During our first night in Buenos Aires, La Viruta, a tango club, exposed us to the culture of tango. Since the 19th century, tango has transformed with Argentina’s history and has been a staple of Argentinean culture as a form of expression. The night began with salsa lessons for about an hour where we were able to shake our hips and swirl into the night. Following the salsa lesson, a group of three couples performed a tango show, embracing each other and demonstrating the emotions and particularity of the dance. Afterward, we all had the opportunity to partner up and learn paso por paso (step by step)….how to TANGO. With concentration and commitment to the step, we began to develop an understanding of the beauty of this dance. At La Viruta, we also experienced our first Argentinean dinner where we were able to choose from an array of options including tortas, parillada, and our first taste of dulce de leche.
Starting our first night, our taste buds were in complete heaven; so much in fact that none of you many recognize us when we get off the plane in May because of the amount of food and dessert we consumed in Argentina. All the food was incredible, but nothing compares to the empanadas and desserts made with dulce de leche. Food vendors selling carne, pollo, and queso filled empanadas lined the streets. Each day some of us would quickly rush to buy the irresistible empanadas for lunch or even a midday snack. Argentineans also pride themselves on their alfajores, or cookie sandwiches filled with dulce de leche, and they tempted us wherever we went. While we all got our fill of Argentinean meals and desserts, some of us made special efforts to seek out the delicious sweets with their own personal bakery a block from school that they would visit daily… or occasionally three times a day. Let’s just say that most of us used the “we’re only going to be here for a month!” excuse as we ate our fill of Argentinean food and made the most of our limited time in the country.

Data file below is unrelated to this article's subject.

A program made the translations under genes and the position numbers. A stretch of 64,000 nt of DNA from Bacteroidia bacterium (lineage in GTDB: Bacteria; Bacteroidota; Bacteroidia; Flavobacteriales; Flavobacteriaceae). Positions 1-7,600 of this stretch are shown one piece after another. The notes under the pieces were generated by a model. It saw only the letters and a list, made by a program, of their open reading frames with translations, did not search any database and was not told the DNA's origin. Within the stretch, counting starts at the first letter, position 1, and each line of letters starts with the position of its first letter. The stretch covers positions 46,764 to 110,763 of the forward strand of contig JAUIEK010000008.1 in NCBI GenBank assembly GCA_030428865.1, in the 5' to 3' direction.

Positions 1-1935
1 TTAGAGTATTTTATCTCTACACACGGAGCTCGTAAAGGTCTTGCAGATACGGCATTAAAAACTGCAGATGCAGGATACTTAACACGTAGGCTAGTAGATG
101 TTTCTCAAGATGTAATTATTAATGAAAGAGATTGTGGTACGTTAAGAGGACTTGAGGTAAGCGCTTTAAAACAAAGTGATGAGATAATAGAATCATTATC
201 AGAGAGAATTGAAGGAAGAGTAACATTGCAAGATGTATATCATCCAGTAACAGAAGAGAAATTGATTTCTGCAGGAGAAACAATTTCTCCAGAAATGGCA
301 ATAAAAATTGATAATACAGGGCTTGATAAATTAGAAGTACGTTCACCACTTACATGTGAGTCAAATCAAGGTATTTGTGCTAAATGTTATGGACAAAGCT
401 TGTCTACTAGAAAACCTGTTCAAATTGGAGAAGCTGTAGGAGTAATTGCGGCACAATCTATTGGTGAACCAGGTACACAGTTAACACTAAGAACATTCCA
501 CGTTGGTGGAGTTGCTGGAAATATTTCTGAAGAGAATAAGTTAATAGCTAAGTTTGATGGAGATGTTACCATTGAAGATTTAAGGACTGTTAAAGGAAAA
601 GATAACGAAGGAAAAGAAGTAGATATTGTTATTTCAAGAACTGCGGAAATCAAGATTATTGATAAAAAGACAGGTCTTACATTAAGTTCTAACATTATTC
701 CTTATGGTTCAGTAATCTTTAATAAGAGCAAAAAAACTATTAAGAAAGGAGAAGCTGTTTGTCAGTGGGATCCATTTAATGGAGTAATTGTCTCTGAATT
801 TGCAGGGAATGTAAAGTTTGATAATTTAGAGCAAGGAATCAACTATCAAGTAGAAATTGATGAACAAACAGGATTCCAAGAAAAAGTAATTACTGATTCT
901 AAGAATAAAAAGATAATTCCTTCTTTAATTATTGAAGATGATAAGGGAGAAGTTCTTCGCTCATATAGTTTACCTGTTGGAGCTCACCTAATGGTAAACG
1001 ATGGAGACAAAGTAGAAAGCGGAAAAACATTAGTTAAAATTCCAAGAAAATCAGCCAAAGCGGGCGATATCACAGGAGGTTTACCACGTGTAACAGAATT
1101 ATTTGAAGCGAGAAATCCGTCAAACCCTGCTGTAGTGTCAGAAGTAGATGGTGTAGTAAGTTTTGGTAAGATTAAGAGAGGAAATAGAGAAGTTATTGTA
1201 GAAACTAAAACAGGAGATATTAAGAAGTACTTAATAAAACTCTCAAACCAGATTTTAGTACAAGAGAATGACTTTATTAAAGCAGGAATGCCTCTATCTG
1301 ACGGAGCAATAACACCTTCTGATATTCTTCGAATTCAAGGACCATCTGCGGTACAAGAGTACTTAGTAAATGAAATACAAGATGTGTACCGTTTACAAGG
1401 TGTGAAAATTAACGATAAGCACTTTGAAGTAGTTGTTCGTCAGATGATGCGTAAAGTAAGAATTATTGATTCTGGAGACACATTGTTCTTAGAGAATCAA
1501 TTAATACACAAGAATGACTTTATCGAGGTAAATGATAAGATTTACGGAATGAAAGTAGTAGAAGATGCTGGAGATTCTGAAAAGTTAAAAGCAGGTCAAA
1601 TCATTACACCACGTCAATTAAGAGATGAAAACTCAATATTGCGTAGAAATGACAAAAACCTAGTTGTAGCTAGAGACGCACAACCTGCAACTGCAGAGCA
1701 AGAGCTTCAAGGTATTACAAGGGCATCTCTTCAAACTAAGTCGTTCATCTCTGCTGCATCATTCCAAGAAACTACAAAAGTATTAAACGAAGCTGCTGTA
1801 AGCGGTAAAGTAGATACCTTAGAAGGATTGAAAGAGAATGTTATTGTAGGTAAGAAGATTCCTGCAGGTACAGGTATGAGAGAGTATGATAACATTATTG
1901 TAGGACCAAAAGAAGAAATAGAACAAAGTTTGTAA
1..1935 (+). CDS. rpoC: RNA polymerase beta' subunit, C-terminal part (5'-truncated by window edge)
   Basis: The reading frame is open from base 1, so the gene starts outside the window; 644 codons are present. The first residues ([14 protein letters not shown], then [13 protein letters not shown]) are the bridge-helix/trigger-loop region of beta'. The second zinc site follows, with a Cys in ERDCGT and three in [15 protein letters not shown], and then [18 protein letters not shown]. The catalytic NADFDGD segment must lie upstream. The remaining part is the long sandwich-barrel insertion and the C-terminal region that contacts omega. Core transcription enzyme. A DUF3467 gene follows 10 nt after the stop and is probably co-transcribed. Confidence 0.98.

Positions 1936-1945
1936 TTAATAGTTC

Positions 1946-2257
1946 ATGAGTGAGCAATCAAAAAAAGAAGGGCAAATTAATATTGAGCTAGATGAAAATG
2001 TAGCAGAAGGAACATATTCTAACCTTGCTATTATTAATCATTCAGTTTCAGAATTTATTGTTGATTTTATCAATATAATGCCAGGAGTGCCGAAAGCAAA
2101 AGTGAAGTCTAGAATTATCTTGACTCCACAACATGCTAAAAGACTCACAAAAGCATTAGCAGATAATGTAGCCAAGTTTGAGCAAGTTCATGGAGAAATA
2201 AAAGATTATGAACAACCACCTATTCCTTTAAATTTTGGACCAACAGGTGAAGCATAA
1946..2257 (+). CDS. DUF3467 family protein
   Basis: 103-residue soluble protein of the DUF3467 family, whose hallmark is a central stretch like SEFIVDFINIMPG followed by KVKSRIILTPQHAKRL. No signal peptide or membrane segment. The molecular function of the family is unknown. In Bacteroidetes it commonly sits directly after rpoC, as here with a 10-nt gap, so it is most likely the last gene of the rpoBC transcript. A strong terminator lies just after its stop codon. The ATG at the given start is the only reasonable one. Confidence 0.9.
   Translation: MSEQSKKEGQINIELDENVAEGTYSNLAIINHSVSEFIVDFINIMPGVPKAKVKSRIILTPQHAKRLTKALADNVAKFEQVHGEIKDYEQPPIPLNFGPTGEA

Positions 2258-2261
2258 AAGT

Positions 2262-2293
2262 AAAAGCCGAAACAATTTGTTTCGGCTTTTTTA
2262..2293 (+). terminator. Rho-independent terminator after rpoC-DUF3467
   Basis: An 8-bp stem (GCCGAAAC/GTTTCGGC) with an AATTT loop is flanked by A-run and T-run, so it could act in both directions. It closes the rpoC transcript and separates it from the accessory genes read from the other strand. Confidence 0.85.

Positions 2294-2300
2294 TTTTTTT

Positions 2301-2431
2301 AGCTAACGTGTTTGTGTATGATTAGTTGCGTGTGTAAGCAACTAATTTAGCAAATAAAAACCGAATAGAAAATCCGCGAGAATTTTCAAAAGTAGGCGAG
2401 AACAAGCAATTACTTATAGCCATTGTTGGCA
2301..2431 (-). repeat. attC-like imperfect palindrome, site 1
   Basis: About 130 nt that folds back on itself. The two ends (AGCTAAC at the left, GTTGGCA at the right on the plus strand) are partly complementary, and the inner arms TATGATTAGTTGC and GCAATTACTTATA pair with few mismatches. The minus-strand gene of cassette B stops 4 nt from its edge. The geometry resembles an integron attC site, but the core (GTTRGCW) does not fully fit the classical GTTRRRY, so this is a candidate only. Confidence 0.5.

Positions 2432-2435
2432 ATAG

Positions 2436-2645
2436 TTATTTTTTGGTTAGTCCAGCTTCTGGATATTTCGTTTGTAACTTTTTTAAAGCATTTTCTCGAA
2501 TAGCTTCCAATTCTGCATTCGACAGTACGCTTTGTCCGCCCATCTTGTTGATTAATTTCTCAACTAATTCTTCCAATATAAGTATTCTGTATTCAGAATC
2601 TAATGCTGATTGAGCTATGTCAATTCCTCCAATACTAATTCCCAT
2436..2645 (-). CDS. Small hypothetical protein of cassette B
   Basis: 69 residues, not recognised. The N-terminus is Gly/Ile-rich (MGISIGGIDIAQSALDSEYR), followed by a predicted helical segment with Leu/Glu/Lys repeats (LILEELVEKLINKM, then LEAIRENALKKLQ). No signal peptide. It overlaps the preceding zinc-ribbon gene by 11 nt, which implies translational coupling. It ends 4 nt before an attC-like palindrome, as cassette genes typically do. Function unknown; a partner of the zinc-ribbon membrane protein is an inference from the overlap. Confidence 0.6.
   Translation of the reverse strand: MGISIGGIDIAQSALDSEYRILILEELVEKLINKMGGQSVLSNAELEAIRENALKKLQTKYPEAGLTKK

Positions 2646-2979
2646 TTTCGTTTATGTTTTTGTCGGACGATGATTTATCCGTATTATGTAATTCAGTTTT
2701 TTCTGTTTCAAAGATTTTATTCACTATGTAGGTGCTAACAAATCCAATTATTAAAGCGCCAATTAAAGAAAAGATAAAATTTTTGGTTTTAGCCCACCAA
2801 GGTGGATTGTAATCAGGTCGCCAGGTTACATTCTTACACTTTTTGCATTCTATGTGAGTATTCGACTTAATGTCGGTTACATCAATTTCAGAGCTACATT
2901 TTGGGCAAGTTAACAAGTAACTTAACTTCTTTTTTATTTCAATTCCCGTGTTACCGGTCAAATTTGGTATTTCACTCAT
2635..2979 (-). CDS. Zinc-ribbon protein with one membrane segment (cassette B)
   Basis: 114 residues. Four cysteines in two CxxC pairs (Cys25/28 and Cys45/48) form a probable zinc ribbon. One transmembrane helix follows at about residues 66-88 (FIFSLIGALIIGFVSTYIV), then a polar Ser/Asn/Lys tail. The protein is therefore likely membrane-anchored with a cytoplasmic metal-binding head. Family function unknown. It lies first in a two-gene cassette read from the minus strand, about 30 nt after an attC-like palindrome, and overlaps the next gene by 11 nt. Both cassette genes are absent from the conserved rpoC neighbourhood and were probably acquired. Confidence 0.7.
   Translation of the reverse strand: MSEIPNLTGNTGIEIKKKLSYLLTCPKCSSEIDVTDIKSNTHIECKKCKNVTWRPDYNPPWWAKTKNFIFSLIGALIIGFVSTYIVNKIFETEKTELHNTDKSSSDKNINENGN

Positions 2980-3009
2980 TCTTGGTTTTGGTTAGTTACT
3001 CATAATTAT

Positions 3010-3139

Aside from the food, many of us had the very amazing opportunity to watch one of the World Cup 2014 qualifier games. Argentina, ranked number 3, played against Venezuela, ranked 43 at the River Plate Stadium on the 22nd of March. We all purchased our tickets through an agency and were greeted before the game with a hot dog and a huge group of international students. In our Argentinean jerseys, we gathered and marched into the stadium rooting for Argentina. During the game, we learned the local cheers and jumped up and down with the roaring crowd as Messi shot the winning goal. The game ended with Argentina winning 3 to 0. We felt proud to be part of this moment alongside the citizens of Argentina!
Finally, we had the unique opportunity of being in Argentina during a critical point in the nation’s history. Many of us were fortunate enough to witness the assumption of the first Latin-American Pope alongside Argentineans. In a predominantly Catholic country, it was amazing to see the people gather in Plaza de Mayo at 5:00am to witness the ceremony broadcast from the Vatican Square. While we are a diverse group of students with many religious backgrounds, many of us joined the Argentineans and cheered to welcome the new Argentinean Pope as the sun broke over the Casa Rosada.
Our time in Argentina was filled with incredible experiences that taught us about public healthcare and human rights in the context of Argentinean history. Our rich cultural experiences deepened our learning and will stay with us as we enter the next phase of our journey. We can’t wait to see what South Africa has in store for us!
IHP Health and Community Track 1, Spring 2013
Written by IHP students: Tatum Fitzgerald, Fabian Fernandez, Anna Blazejowskyj, Mariel Rodriguez, Sheena Brevig, Kate Collins, Olivia Davis, Lauren Mellor-Crummey, and Megan Slavish